The 7 Best Flowering Container Garden Plants for Sunny Areas

  • 01 of 07

    Plants for a Sunny Container

    Petunias in window box
    Mark Bolton/Getty Images

    Have a sunny spot on your patio, deck or porch? Need an accent for a bright spot in your garden? These beautiful plants are hard to kill and will thrive in container gardens in full sun. They are also lovely and common enough to easily find. However, just because they're common doesn't mean you can't make them look spectacular with the right container.

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  • 02 of 07

    Calibrachoa or Million Bells

    Double Purple Million Bells
    Purple Double Calibrachoa. Photograph © Kerry Michaels

    Calibrachoa, also known as million bells, comes in about a million spectacular colors that range from pure white to different shades of pink to deep purple.

    Calibrachoa looks great in almost any container garden. The prolific blossoms attract hummingbirds and butterflies and will go strong all summer with regular feeding.

    Calibrachoas don't need deadheading but they do need consistent watering and good drainage, no soggy roots for these guys.

    You can't go wrong with million bells in almost...MORE any container.

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  • 03 of 07

    Verbena

    Red White and Blue
    Red White and Blue. Photograph © Kerry Michaels

    Verbena is a great container garden plant for sun because it will flower like crazy all summer long and into the fall. It plays well with others, looking good by filling in spaces and spilling over edges with it's densely clustered blossoms.

    There are many colors of verbena to choose from, brilliant red to deep, dark blue. These profuse bloomers are extremely forgiving. They are drought tolerant and only need an average amount of water. They do need good drainage and, like most flowering...MORE annuals, verbenas need to be fed every couple of weeks. Though deadheading isn't necessary for most common varieties, your plant will look much better if you cut it back when blooms fade.

    Verbenas are great for attracting butterflies.

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  • 04 of 07

    Osteospermum or Cape Daisy

    Osteospermum
    Osteospermum, 'Orange Symphony'. Photo © Kerry Michaels

    My first container gardens were pots filled with cape daisies or osteospermum. I bought them in early spring and they survived several frosts, winning my undying love.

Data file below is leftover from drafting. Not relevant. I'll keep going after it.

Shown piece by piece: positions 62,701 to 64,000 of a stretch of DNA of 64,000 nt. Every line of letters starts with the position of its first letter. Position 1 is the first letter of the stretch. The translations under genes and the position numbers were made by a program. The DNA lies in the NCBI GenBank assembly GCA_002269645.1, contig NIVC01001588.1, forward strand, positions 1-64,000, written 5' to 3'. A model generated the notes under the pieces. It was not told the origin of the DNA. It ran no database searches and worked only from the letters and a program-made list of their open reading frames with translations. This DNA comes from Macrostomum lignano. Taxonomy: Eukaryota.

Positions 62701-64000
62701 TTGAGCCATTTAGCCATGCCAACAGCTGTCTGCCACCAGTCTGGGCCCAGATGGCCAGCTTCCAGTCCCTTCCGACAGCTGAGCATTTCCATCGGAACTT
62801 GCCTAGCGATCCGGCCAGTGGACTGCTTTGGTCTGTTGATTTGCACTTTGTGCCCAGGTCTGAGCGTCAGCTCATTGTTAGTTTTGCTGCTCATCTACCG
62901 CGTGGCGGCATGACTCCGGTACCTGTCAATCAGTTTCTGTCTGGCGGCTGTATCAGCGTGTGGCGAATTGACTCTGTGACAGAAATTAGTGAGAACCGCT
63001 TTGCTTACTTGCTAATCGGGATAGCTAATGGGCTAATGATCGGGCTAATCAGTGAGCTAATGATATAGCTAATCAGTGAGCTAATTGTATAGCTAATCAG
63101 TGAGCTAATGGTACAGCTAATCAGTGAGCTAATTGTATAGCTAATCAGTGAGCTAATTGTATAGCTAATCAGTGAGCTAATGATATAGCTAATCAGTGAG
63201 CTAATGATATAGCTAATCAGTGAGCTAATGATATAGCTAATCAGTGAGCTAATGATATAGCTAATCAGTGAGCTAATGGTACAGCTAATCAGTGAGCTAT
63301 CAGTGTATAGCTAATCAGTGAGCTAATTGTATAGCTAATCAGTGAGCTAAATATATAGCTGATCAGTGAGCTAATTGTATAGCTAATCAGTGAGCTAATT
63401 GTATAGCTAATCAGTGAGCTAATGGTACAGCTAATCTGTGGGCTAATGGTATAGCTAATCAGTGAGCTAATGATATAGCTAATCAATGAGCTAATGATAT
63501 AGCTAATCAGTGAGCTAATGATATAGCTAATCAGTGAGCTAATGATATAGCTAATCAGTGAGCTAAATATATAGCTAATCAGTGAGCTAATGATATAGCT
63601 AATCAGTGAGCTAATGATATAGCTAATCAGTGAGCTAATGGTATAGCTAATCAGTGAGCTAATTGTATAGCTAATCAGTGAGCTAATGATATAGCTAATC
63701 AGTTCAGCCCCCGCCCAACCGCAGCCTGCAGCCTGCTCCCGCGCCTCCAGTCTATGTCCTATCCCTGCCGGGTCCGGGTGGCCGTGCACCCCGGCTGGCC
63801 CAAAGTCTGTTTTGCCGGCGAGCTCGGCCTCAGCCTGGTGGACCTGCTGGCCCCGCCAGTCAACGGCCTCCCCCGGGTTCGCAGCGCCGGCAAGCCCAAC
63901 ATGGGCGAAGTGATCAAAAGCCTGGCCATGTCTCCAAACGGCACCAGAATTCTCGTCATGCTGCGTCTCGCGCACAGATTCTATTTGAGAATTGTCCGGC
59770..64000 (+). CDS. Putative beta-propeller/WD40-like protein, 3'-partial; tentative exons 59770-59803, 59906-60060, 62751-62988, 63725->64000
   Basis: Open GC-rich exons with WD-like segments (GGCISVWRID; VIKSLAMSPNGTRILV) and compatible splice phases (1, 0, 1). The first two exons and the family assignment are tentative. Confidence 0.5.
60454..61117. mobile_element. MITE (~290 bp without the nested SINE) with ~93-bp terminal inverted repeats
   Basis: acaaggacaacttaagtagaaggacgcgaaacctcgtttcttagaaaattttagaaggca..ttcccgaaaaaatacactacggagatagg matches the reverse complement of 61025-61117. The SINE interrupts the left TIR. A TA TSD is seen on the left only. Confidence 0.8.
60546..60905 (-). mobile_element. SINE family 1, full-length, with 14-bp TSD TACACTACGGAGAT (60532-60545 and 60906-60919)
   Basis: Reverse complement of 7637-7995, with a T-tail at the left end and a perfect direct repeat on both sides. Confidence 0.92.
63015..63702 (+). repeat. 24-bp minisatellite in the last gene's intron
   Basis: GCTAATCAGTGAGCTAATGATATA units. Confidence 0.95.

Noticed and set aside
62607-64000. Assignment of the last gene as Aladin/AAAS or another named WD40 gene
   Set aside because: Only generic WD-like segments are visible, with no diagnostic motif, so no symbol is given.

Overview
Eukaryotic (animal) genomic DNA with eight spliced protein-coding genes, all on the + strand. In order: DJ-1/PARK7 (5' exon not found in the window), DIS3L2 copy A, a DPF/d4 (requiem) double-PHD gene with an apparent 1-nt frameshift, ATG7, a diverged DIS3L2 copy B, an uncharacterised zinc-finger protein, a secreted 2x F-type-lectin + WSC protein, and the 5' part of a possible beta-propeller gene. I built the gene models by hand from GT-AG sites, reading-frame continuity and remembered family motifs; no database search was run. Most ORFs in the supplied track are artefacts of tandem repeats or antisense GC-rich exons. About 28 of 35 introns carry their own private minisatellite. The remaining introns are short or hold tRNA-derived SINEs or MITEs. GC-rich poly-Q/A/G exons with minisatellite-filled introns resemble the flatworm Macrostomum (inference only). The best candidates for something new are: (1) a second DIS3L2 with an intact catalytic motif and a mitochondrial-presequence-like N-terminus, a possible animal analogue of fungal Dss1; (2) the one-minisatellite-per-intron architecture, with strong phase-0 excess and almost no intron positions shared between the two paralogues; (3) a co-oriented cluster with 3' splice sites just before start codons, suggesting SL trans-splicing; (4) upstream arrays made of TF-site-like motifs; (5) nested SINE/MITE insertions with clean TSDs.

These plants are cheerful, forgiving (they are hardy to 25 degrees) and come in a variety of handsome colors from a deep pink to melon, purple and white. My favorite is "Orange Symphony."

    Though the tags say no deadheading is necessary, the plants certainly will look better if you do. Fertilize regularly, make sure they have...MORE good drainage and they will last well into fall. If they start getting leggy, cut way back.

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  • 05 of 07

    Bush Violet or Browallia

    Browallia
    Browallia or Bush Violet. Photo © Kerry Michaels

    This flowering plant has wonderful blossoms with a velvety texture, rich blue color and contrasting center. Browallia goes well with almost anything and its height, 12-14 inches, is great for use in the middle of a mixed container garden. Browallia isn't fussy at all but needs protection from too much wind. Good drainage is important. With regular feeding, this profuse bloomer will go strong all summer long.

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  • 06 of 07

    Pentas

    pentas300.jpg
    Pentas. Photo © Kerry Michaels

    Pentas rock in container gardens. The clusters of star-shaped flowers are large and spectacular. Pentas, also called Egyptian star flowers, attract butterflies and hummingbirds love the dark pink and red varieties. They don't need much care and will thrive, once established, even through heat and drought. With regular feeding, good soil and good drainage, your pentas should bloom until fall.

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  • 07 of 07

    Petunias

    Petunias
    Petunias. Photograph © Kerry Michaels

    Petunias come in a ridiculous assortment of colors and sizes and now self-deadhead, which is great, because deadheading petunias is not a good time. They love lots of sun but don't love too much heat so depending on your climate, you may need to give them some mid-day shade.